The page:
frequency plotted as grid coordinates with the
origin at 120 kg/ha/yr N and 9 weeks cutting
frequency 79
7 Yield, quality (IVOMD and CP), and total nonstruc¬
tural carbohydrate (TNC) sampling schedule for
1980 (open symbols indicate no sample) 81
8 Total dry matter (DM) yield for four limpograsses
subjected to five levels of nitrogen (N) fertili¬
zation and five frequencies (F) of defoliation
throughout the 1980 growing season at the Beef
Research Unit near Gainesville, Florida 85
9 Spring and autumn seasonal distribution of dry
matter (DM) yield for four limpograsses in 1980 90
10Dry matter (DM) yields for PI 364888 at three
levels of nitrogen (N) fertility and staged at
three different dates in the autumn of 1980 91
ix
-

Figure
Page
11 Residual clipping and fertilization effects on
dry matter (DM) yield for PI 364888 harvested
every 9 weeks in 1981 (3 June, 3 August, and
7 October (not shown)) and the total production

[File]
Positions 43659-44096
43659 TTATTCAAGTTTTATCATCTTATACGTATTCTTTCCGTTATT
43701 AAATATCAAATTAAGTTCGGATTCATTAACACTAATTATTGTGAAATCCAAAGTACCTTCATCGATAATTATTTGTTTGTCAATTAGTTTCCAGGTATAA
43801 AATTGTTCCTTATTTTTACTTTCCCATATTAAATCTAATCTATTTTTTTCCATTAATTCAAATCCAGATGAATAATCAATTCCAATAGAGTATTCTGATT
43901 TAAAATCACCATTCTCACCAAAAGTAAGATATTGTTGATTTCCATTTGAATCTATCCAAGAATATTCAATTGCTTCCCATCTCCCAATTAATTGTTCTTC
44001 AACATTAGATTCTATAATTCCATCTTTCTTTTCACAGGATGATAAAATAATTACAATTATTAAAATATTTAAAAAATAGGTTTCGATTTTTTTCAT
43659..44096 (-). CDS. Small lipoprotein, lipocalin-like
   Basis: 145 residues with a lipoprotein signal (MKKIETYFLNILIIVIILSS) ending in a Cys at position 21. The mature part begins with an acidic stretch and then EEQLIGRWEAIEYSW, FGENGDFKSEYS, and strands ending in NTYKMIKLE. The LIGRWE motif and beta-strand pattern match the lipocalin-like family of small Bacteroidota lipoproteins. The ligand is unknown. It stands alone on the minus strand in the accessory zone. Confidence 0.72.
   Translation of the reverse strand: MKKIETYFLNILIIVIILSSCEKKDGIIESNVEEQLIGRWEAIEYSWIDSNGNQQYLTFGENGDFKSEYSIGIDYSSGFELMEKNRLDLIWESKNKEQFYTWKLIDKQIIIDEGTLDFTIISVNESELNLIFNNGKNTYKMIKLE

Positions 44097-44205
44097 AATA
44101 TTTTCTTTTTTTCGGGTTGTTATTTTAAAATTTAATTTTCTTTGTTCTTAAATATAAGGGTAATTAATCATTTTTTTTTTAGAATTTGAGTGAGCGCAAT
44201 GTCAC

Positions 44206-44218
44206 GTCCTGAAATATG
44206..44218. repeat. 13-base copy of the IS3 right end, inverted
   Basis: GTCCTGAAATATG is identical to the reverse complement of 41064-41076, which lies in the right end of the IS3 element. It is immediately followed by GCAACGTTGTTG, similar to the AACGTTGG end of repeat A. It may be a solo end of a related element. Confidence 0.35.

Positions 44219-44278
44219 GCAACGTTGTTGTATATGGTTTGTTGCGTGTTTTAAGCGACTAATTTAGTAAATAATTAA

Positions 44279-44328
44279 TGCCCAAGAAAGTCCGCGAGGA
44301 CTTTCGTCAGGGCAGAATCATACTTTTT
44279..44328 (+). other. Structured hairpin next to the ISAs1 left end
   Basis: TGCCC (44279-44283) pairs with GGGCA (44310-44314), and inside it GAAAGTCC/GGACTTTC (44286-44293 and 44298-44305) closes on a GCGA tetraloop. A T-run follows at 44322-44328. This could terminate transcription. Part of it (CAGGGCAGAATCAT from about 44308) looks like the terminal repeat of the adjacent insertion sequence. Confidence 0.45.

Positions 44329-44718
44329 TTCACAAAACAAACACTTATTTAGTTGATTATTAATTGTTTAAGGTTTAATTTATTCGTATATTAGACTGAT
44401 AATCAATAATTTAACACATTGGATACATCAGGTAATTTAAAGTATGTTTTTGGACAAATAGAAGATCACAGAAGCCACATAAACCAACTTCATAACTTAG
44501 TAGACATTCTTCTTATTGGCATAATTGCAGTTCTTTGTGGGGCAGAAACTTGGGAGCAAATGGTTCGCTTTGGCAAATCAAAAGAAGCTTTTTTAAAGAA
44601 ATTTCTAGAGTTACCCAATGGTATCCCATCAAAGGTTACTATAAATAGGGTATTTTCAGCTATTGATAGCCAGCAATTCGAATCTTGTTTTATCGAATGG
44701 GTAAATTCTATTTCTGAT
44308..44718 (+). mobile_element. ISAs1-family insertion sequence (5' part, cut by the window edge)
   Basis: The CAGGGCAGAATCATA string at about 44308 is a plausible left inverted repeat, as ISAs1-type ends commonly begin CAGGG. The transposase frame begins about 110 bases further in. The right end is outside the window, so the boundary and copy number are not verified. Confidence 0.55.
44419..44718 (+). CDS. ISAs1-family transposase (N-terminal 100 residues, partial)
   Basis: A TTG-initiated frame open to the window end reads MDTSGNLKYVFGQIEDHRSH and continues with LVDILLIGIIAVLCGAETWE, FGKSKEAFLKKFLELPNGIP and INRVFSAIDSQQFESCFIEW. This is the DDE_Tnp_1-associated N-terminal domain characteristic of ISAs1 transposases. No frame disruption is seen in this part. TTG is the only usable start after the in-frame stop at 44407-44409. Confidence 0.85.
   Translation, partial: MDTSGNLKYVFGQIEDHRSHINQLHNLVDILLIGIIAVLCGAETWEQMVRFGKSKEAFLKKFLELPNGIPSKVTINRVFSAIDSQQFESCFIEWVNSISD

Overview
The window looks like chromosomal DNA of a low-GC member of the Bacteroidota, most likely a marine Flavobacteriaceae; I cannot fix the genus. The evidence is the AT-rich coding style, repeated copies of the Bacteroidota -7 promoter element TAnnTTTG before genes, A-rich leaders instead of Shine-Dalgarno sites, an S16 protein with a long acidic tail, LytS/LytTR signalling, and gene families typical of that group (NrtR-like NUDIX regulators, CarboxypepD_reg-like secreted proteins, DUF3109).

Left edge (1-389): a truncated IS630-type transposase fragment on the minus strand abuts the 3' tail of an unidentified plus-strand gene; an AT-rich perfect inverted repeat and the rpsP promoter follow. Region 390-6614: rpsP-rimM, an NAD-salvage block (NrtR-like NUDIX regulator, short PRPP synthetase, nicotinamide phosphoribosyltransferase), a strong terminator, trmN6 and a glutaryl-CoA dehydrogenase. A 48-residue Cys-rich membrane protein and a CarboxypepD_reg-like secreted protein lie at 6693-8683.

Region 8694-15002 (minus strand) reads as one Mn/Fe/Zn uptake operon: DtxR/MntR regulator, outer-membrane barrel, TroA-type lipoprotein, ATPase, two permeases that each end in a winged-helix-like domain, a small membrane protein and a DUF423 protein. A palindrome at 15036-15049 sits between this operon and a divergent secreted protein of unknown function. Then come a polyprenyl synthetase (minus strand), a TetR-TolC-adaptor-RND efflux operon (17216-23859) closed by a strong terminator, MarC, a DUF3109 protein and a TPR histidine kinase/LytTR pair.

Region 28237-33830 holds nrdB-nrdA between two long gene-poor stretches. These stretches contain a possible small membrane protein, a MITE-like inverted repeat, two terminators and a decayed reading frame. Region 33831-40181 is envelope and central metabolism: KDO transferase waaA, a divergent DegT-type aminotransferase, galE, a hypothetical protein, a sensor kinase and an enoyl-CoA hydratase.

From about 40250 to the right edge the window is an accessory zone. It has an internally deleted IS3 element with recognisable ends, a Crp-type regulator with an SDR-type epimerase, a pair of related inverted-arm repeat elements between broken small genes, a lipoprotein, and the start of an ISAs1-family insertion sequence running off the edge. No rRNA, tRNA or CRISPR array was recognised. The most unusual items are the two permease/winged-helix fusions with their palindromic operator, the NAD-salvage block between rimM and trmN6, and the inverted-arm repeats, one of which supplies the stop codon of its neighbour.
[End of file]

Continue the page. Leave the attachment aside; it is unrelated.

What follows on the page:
for the year 93
12 Comparison of crude protein (CP) percentages in
the tissue of PI 364888 and 'Redalta' for two
dates in 1980 in response to five levels of
nitrogen (N) fertilization and five frequencies
(F) of clipping 96
13 Comparison of in vitro organic matter digesti¬
bility (IVOMD) for four limpograsses at two
1980 harvest dates subjected to five levels of
nitrogen (N) fertilization and five frequencies
(F) of clipping 99
14 Percent total nonstructural carbohydrate (TNC)
in the "shoot" tissue of three limpograsses on
27 July 1980 subjected to five levels of
nitrogen (N) fertilization and five defoliation
frequencies (F) 101
15 A comparison of total nonstructural carbohydrate
(TNC) in the "shoots" of three limpograsses
subjected to five levels of nitrogen (N) fertili¬
zation and five frequencies (F) of defoliation
sampled on 30 November 1980 102
16 Percent total nonstructural carbohydrate (TNC) in
the stem base ("crowns") of two limpograsses on
two dates as affected by nitrogen (N) fertiliza¬
tion and defoliation frequency (F) 110
17 A comparison of total nonstructural carbohydrate
(TNC) percent in the "crowns" of two limpograsses
subjected to 3 week defoliation frequencies (F)
and fertilized at three levels of nitrogen (N)
during the 1980 growing season 112
18 Visual estimations of percent 1Bigalta' and
PI 364888 for treatments having 3 week defolia¬
tion frequencies (F) and three levels of nitrogen
(N) in 1980 growing season 113